Neem Balls

“It is horrendous to gorge oneself on extremely bitter balls”, this was the thought we all had in unison when we were asked to swallow marble-sized neem balls in an empty stomach early in the morning. Our grandmother tried various methods by sprinkling tiny sugar crystals over these emerald green balls, and promising us a “paal” icecream stick (creamy milky ice cream) in the afternoon or a movie show in the evening, etc. But all her tactics usually went in vain as older children escaped from her clutches easily and young kids just spat them all out.

Nowadays people are eager to grow a neem tree in their backyard, or searching for a neem tree in their neighborhood as various parts of neem tree have anti-septic, anti-bacterial, anti-viral, anti-fungal, anti-parasitic, anti-malarial, anti-inflammatory, and anti-cancerous properties. But others are simply buying neem capsules from an Ayurvedic dispensary to enjoy these benefits.

Amazing facts on neem trees:

Neem trees are called as kalpa vriksha (a wish fulfilling tree) and are popularly known as sarva roga nivarani (it cures all the ailments).

  • Neem tree has been declared as the Tree of the 21st century by the United Nations and regarded as the tree for solving global problems.
  • Neem trees help in restoring and maintaining soil fertility.
  • Neem trees control the environmental pollution and thereby keep the surrounding air clean.
  • The temperature under the neem tree is approximately 10° C less than the surrounding temperature.
  • Neem tree shade not only cools but also prevents the occurrence of diseases caused by bacteria, viruses & fungi.

Ayurvedic properties of neem leaves:

Taste (rasa)Bitter (tikta) & astringent (kashaya)
Quality (guna)Dry (rooksha) and light to digest (laghu)
Potency (veerya)Cold (sheeta)
Effects on dosha
Balances pitta & kapha (pitta-kaphakara) and
increases vata (vatakrut)
BenefitsImproves digestion (agnikrut)
Treats worm infestation (krumihara)
Cleanses & detoxifies (vishanut)
Relieves thirst (truthara)
Heals & dries the wounds (vranahara)
Treats skin diseases (kushtahara)
Lowers blood sugar (mehanut)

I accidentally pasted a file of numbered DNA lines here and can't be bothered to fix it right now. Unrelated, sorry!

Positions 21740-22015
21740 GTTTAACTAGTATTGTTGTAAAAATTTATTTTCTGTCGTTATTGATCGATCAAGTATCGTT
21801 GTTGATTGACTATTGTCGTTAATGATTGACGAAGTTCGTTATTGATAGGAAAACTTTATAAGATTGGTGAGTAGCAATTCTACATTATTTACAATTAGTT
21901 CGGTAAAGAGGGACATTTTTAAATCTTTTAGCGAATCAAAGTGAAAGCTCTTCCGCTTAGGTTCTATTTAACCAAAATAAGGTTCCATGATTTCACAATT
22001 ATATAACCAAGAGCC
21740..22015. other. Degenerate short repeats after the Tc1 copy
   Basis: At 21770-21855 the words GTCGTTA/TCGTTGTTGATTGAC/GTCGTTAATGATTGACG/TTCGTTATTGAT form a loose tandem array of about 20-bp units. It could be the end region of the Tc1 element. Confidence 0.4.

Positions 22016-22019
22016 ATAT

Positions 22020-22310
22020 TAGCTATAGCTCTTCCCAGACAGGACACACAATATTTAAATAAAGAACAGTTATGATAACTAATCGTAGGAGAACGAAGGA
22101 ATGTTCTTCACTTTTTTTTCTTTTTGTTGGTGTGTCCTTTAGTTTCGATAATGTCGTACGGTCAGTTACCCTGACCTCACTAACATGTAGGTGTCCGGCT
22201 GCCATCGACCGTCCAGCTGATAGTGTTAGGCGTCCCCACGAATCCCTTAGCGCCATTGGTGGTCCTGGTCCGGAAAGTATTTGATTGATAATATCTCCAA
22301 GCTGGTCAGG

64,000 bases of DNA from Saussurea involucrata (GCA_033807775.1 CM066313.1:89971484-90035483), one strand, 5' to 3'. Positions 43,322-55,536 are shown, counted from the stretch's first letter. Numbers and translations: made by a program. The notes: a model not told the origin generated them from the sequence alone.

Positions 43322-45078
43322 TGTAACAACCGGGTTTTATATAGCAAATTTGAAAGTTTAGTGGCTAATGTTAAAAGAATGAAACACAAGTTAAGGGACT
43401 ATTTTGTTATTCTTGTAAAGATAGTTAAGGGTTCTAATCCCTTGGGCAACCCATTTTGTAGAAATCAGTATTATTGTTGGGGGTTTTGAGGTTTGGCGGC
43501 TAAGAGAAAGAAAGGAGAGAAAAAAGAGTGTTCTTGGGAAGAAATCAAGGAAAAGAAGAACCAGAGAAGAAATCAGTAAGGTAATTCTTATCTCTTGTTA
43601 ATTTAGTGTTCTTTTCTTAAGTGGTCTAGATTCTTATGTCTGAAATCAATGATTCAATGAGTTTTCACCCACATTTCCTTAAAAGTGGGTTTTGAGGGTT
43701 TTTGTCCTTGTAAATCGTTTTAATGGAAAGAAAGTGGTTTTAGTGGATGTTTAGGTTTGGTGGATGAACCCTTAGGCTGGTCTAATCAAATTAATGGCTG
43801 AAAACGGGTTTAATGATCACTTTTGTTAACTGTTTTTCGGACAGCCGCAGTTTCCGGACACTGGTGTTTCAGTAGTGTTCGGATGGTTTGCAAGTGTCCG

Treats respiratory disorders (kasahara)

Neem balls are generally prepared by grinding fresh neem leaves after sprinkling little water, but some may like to add a small piece of turmeric and/or a couple of shallots. It is recommended to take a neem ball once a year or once in 6 months but not quite often, and pregnant women should avoid taking neem balls.

My father preferred to chew a few tender neem leaves that are astringent rather than taking bitter neem balls.

Earlier we were asked to take bath using neem leaves infused water (prepared by immersing a handful of neem leaves in a bucketful of warm water for an hour) during summer to keep us cool and also to protect us from the episodes of prickly heat, chicken pox, etc.

Now we are using bath soaps made using neem oil.

Besides there are plenty of neem products like neem chewing sticks, tooth powder, face cream, shampoo, insect repellents, etc. available in the market.


129 Comments Add yours

  1. da-AL says:

    Your grandmother took good care of you & now you’re taking good care of us. Thank you! <3

    1. Megala says:

      Hahaha! Thanks much! 🙂

  2. Chiru says:

    Neem balls.. that’s new..
    My grandma used to feed me with neem leaves explaining the health benefits of it..
    It is bitter yet the natural way to keep our body disease free..

    1. Megala says:

      Yes, they are truly amazing herbs. Thank you.

  3. Amma has told me stories of how she and her sisters would be made to eat these neem balls, when they were young. She says it would be a horrendous experience, but it did boost their immunity significantly. I’ve never had these, though.

    1. Megala says:

      Yes, it is indeed a bitter experience. 🙂 Thank you.

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